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History of El Conquistador

To dream the impossible dream,

to fight the unbeatable foe,

this is my quest—

The Original El Conquistador

Our web site, of course, began on January 18, 2006, but in reality, El Conquistador began many years earlier. In fact, Roberto and I first met in the summer of 1974 in Crane, Texas. Neither of us could speak the other’s language. We, of course, could say good morning, but really not much more than that. What else could we do, but become friends?  And we did. Three years later we had distributed thousand of copies to several foreign countries. We received many countless letters of gratitude, and every letter was posted on the bulletin board in Crane.

A number of good men wrote and helped in other ways. Sr. Edmundo Spencer, not only wrote, but translated for us as well. Sr. Cuitláhuac Cepeda was our Mexican artist and was among the number of writers who served on our staff— Sr. Armando Ortega Mata, Sr. Jorge Rodríguez G. and Sr. Francisco Rodríguez. These men worked without pay, dedicating themselves to the cause of God. Roberto and I are still indebted to them for the good they did. May God bless them.

Crane, Texas

One of the nicest compliments we received came in 1990 with the release of when a new El Conquistador, one with the identical format and layout as the original, but published by two men I had never met— Sr. Jaime H. Lopez and Sr. Fidel L. Valdez. The revised El Conquistador, like the original journal, was published by a church and distributed gratuitamente, just as we had done years earlier. Whether or not the revised El Conquistador continued being published, I don’t know, but I hope that it did.

Another surprise happened in 2004 in Phoenix, Arizona. Roberto had been invited to speak at church there, and of course, Miss Pat and I were most anxious to attend. When I entered the building, though a stranger approached me and warmly said, “I know you, but you look nothing like your photo. You are much older than your photo.”

His words were curious indeed. I did not know if I had been insulted or not. When I asked if we knew one another, he smiled, “Yes, through El Conquistador. When you sent El Conquistador to my small village, I was only a young man. I kept every copy, and whenever new editions arrived, I was the first to rush to the back of the small building to get a personal copy.”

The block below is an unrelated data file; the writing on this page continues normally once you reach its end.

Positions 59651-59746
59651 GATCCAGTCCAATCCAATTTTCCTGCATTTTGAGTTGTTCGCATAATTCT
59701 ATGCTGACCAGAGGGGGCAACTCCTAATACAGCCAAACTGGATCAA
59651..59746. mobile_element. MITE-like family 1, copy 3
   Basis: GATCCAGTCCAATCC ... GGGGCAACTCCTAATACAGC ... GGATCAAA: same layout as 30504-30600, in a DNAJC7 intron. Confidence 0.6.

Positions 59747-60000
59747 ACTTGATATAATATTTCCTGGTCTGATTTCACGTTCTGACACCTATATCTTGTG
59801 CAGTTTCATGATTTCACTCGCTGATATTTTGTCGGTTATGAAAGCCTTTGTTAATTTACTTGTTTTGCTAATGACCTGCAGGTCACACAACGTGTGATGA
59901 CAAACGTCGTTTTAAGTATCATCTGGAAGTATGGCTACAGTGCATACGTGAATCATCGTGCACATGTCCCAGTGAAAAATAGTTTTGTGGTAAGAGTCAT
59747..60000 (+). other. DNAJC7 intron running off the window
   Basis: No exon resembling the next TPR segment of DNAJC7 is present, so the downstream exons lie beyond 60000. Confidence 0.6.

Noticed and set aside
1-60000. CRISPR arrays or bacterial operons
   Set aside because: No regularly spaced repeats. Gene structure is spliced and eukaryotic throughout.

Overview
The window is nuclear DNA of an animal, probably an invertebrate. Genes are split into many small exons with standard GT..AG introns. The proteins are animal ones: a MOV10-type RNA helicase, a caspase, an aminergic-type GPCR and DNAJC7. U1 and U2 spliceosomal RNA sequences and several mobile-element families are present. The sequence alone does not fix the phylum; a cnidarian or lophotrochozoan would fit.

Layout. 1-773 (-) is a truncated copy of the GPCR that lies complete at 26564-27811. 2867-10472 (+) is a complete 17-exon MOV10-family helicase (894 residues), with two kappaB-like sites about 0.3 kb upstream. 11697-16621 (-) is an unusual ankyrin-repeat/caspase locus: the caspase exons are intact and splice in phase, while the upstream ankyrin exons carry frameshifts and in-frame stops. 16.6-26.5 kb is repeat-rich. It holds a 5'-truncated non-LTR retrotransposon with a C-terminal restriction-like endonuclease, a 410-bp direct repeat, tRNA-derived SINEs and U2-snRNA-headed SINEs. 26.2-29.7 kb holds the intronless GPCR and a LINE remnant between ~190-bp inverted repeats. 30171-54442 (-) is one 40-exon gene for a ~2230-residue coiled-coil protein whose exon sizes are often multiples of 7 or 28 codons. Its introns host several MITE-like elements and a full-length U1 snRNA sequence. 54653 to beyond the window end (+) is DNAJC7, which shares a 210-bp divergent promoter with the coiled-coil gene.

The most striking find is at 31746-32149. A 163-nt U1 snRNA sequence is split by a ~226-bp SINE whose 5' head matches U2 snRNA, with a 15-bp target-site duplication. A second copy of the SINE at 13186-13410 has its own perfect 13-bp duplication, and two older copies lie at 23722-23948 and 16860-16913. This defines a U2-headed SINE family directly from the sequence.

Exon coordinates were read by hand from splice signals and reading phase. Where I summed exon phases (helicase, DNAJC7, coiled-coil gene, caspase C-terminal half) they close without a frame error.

I smiled, but in my heart were tears of gratitude to God. I had done something with the life God had given me, and now thirty years later I learned that what I had done had really mattered to someone. How curious life is, and how everlasting is the good that we do.

Our prayer is that this new edition of El Conquistador will matter to people as well. Our hope and prayer to God is that this new effort of ours will be to his glory. Life has no greater blessing that to work in the vineyard of the Lord.

A Time in Crane

When Roberto and I ceased working on El Conquistador in 1977,
I wrote a brief synopsis of what we had done.
Here is that synopsis.

I began studying Spanish in the summer of 1974. Roberto Spencer, who was later to become my associate editor and advisor, gave me a sample record of a Spanish-English course. It was that record that stared my interest in Spanish and awakened me to the richness of Latin culture. The record was the beginning of El Conquistador.

Mr. Arlon Carroll, who served as an elder in the Crane church, encouraged me meager efforts at Spanish and was largely responsible for El Conquistador being published. The church there provided the necessary finances; Mr. Carroll provided the necessary words and arribas. His help was constant and without him, we could have not endured the pain of writing.

The first issue of El Conquistador, though dated for October, was mailed in early September. There were about 700 who received the first copy; three short years later 1250 copies would be mailed every other month. The number had come close to doubling. Most of the copies were sent to Mexico, though some were sent as far away as Spain and Chile.

Roberto and I often wondered if the time, effort, and money El Conquistador demanded were worth it all. We never asked our readers or expressed our doubts, but their avalanche of letters, I suppose, was the best answer we could have received. There were only two who asked that we not send them the journal, and we complied with their requests. It is impossible to please everyone.

Roberto and I were probably the chief recipients of the good El Conquistador may have accomplished. Its rigorous schedule and discipline made the three years good years. I was glad when we started El Conquistador, and I was as glad when we concluded publication.

James Sanders
Phoenix, Arizona
July 1977

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